Hamlet: “I suppose you’re going to bring up that Freudian slip thing, aren’t you? As you can see, I am not wearing a dress.”

Ophelia: “Or a hat.”

25. Get thee to a punnery and stop pun-ishing me.

26. Get thee to a quizzery. You’re asking too many questions.

27. Get thee to a revelry and have some fun.

28. Get thee to a summary. You talk too too much, saying the same thing over and over.

29. Get thee to a topiary. Edward Scissorhands is a real cut up.

30. Get thee to an umbery. You could use some color in your clothes.

31. Get thee some upholstery. Your apartment needs some dressing up.

32. Get thee to a villagery. You’ve been inside the castle too long.

33. Get thee to a winery. It doesn’t matter whether it’s red or white.

34. Get thee to xystery. Nothing like a scraping of the bones to cheer one up.

35. Get thee to a yadda-yadda-yaddary. They’ll appreciate your speechifying.

36. Get thee to a zootsuitery so you can look mahvelous. Simply mahvelous.

Hamlet: Get thee to a nunnery

Take him and cut him in little stars, and he will make the face of heaven so fine that all the world will be in love with night and pay no worship to the garish sun. (Romeo and Juliet Act 3 Scene 2.)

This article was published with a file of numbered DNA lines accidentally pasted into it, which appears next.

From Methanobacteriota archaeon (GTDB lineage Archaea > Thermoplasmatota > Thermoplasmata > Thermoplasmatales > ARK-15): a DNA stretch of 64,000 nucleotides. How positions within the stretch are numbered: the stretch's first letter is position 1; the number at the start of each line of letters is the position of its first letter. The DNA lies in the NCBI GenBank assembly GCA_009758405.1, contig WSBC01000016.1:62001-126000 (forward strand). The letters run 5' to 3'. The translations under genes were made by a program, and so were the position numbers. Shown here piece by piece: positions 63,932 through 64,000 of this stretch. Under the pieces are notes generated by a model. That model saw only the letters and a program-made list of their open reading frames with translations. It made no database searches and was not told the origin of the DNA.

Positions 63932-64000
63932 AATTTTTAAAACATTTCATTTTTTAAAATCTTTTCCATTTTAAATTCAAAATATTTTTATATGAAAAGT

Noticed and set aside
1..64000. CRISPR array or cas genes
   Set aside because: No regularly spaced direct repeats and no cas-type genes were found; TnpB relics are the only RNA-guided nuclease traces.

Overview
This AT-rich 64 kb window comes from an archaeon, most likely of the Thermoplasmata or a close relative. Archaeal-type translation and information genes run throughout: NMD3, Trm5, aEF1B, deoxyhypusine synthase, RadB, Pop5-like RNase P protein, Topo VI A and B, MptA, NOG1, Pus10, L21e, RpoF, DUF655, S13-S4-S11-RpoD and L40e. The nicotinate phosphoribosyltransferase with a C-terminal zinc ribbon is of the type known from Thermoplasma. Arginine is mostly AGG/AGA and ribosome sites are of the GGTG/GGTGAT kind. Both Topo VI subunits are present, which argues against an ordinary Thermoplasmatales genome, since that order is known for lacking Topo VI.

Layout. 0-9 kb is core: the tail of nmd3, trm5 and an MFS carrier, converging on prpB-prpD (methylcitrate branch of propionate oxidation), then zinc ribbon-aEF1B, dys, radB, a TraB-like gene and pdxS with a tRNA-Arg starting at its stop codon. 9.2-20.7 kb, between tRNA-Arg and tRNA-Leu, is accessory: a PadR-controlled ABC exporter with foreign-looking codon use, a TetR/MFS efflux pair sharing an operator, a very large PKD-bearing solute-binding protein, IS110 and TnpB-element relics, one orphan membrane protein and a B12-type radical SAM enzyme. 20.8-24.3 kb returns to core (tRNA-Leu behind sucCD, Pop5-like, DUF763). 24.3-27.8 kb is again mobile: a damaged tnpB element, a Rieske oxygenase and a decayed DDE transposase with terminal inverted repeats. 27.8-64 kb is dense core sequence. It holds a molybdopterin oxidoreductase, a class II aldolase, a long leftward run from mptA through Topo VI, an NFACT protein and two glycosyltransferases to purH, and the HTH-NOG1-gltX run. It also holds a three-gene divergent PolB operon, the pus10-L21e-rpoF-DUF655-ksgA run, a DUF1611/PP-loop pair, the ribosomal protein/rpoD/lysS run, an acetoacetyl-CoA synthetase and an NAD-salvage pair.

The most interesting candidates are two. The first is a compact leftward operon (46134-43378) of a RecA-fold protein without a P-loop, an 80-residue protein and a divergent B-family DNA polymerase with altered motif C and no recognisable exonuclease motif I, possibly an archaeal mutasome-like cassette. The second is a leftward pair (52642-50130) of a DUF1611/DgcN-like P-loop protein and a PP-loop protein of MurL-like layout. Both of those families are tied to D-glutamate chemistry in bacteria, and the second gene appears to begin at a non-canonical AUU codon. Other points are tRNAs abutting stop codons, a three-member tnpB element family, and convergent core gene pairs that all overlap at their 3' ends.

For Hamlet’s plot till now, see Hamlet So Far.

Act 3 Scene 1 (continued). It’s enough to think the Hamster was a misogynist. This scene sure makes us wonder. No matter how you look at it Hamlet is not treating Ophelia nicely. Why Hamlet’s bad treatment of Ophelia? Could it be that Ophelia is a stand-in for Mom?

For the first time in the play, Hamlet lets loose. We see real emotion from our protagonist. He is no longer thinking. He is feeling. What he is feeling is anger. On top of everything, he knows he is being spied upon and that makes him even madder. How dare his mother, and Ophelia too, act as foils for that villain Claudius. How dare them?

Ophelia smiles and asks, “How are things going?”

Like she doesn’t know. How can she not know that his father is dead? Maybe murdered? How can she not know that the king may be the murderer? It would be like Bathsheba did not know that King David sent Uriah, her husband, off to be killed. Bathsheba knew. So does Ophelia. Women. You just can’t trust them.

“My lord,” Ophelia says, “I have some things of yours. Since we broke up, I need to return them.”

He is thinking, “I didn’t break up with you. Remember you came to me and said, ‘Daddy wouldn’t let you date me.’” Instead he says, “I don’t want them back.”

Ophelia says, “But they are not mine to keep. Please take them. They only cause me pain.”

Well, I’ll show this daughter of Eve. This tool of Satan. “Ha. Are you good or what?”

“What in the name of all that is holy,” Ophelia asks, “are you talking about?”

Our Hamlet is not about to let his mother off the hook. Sure, the words are thrown at Ophelia, but it is Mom that he means to hit. “Get thee to a nunnery,” he throws at Ophelia/Gertrude.

“I am innocent,” Ophelia says. “How can you treat me so evilly? Me whom you professed to love so deeply.”

“Get thee to a nunnery.” Hamlet slams his once-Juliet against the wall. Then he releases her. “Get thee to a nunnery.” At that, he is done with Ophelia. He is done with women. His mother married his uncle within minutes of her husband, his father’s death. Ophelia spies on him for her father and for that Richard III who is king.